His technique is prodigious, but not as frightening and daunting as that of Art Tatum. He’s just mortal enough to allow you to have a smidgen of belief that it is attainable.

The technique, however, is the tip of the iceberg. Check out his clarity of ideas. He rarely repeats himself, even on the extended choruses of All Gods Children Got Rhythm, Tea For Two, and Parisian Thoroughfare. His attack is hard, yet he never forces the beat. He is secure in the center of the beat, rarely clams a note, and is so confident in the up tempo numbers that they hardly sound fast at all – just musical. His ideas, in fact, are so well-formed that he becomes a be-bop impressionist – painting in colors we could not dream of.

These sides, and I’ve heard them hundreds of times, never get old to me. I am as dumbfounded listening to them today as I wax 35 years ago. His ballad playing is like no other pianist I’ve ever heard. Phrases come in clusters, seemingly unrelated to the beat, but that is only an illusion; his time is never less than perfect. He appears to have found a way to use the maximum amount of pedal without ever slurring notes. He is romantic but never scmaltzy.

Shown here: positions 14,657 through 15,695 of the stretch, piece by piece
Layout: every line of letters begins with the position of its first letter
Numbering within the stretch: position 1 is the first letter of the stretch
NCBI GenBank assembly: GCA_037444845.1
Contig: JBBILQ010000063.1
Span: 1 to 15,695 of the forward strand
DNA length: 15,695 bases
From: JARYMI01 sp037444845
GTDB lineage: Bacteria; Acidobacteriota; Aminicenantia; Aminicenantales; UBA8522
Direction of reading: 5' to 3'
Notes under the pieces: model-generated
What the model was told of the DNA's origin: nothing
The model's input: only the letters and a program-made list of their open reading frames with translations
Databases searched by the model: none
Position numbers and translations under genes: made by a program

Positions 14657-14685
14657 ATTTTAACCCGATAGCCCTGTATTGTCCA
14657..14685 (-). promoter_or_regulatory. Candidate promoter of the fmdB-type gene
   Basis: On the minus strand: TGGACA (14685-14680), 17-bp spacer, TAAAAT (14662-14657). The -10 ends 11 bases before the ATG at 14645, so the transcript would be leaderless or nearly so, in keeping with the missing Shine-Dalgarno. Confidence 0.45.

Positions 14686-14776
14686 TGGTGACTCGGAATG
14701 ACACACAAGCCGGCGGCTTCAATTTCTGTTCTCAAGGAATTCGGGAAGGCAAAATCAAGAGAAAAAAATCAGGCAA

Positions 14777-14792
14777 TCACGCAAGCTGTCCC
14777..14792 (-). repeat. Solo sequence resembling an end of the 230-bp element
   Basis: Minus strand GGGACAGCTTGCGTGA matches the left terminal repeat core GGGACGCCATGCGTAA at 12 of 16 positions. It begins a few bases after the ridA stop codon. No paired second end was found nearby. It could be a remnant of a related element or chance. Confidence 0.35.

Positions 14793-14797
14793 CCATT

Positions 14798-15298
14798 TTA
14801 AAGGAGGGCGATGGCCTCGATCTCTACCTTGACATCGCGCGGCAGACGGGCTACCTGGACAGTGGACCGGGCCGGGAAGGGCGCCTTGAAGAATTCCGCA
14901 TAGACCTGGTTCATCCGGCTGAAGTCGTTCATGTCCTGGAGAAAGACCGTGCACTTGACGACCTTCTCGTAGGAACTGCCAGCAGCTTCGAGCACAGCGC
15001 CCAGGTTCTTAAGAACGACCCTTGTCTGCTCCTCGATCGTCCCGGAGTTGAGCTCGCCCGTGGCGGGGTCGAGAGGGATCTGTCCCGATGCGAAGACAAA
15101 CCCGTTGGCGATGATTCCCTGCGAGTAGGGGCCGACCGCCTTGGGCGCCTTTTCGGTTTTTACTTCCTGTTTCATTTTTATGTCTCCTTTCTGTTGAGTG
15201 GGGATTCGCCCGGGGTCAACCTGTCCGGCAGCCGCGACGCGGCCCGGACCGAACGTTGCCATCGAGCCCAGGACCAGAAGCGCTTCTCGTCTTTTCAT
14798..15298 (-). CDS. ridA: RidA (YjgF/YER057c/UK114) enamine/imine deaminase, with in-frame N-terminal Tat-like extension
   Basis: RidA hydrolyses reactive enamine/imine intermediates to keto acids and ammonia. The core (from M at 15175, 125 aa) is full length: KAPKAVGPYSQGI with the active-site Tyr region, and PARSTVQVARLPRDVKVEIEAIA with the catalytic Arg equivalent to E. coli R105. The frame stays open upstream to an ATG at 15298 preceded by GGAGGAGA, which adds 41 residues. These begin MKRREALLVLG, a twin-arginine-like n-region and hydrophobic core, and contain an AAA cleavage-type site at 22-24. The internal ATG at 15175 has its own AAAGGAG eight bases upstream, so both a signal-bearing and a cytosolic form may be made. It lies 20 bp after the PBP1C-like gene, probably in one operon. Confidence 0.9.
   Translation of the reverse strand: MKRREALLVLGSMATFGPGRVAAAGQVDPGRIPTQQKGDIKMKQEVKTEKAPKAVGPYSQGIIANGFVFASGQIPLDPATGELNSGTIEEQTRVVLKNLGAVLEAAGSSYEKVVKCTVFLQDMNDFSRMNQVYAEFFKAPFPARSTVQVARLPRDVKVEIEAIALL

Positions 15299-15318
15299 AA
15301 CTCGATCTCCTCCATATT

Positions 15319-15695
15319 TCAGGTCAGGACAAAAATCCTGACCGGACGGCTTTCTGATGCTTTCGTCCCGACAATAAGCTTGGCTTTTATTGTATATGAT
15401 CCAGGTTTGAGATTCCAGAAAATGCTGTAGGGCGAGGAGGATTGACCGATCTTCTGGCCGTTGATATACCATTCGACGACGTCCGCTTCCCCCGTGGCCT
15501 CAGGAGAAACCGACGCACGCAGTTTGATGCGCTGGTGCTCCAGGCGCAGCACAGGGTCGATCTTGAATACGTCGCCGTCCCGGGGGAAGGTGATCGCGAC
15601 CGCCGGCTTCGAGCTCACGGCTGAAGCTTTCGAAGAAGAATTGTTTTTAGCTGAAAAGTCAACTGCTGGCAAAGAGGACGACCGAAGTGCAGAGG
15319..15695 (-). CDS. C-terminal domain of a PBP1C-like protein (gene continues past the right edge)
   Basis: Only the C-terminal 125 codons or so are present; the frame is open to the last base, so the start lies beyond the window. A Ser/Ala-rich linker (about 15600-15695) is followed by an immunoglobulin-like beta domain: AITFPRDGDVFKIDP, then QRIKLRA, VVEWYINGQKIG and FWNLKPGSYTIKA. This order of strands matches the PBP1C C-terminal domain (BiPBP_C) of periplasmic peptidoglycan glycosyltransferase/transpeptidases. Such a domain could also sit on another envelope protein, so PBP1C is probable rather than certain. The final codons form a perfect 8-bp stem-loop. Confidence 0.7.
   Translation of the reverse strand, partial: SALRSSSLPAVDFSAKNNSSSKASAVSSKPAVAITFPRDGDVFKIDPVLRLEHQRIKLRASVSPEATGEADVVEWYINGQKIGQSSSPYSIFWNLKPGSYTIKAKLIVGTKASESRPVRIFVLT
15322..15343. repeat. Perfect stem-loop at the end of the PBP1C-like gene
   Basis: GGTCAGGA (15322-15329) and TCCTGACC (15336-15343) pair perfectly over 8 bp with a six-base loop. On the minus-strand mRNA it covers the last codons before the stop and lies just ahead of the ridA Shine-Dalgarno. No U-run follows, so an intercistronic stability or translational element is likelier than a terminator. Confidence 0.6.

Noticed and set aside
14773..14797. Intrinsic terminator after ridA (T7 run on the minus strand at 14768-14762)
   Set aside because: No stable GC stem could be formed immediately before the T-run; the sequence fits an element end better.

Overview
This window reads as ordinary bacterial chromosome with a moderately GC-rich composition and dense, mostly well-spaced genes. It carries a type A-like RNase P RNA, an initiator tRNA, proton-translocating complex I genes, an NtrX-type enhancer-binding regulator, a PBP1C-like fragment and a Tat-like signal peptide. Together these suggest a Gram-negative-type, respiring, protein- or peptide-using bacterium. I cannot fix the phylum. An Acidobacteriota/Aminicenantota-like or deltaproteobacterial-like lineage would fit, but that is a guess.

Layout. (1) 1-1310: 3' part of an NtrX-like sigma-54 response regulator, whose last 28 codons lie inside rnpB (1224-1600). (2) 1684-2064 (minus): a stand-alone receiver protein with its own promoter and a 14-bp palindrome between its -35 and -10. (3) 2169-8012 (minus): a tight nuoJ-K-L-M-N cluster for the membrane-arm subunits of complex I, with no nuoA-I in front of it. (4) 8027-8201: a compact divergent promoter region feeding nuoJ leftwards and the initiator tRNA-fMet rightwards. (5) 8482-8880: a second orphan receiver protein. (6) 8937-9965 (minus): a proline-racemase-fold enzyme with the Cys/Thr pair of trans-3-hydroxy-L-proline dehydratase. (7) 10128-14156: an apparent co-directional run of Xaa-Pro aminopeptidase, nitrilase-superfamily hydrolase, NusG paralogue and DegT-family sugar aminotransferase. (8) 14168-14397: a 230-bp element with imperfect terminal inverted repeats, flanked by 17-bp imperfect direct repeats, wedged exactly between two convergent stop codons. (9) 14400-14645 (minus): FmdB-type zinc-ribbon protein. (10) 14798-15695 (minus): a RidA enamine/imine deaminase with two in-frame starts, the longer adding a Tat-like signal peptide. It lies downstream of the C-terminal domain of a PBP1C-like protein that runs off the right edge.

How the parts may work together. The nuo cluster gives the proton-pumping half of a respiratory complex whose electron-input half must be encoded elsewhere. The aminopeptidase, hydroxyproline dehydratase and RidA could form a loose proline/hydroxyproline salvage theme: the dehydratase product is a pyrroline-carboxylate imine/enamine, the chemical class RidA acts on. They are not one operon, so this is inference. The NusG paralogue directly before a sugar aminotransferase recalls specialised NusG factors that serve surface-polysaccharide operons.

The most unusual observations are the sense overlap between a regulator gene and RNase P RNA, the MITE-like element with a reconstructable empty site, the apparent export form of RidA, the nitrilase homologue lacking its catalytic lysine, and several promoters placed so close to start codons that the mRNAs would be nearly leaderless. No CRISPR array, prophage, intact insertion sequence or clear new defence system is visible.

His personality looms over everything. From the startling originals, Hallucinations and The Fruit, to the clever re-working of the standards Tea For Two and Cherokee, he is in command and the music has such forward momentum that you almost get the feeling that his sidemen – Max Roach and Ray Brown – giants in their own rite, are merely along for the ride. This is bourne out on his solo sides of 1951, in which the tunes are so alluring, and his time so strong that on first listen one can be forgiven for not noticing the absence of a rhythm section!

Bud, you left us far too soon, but thank you for all that you have given us. We can never repay you, and we will never forget you.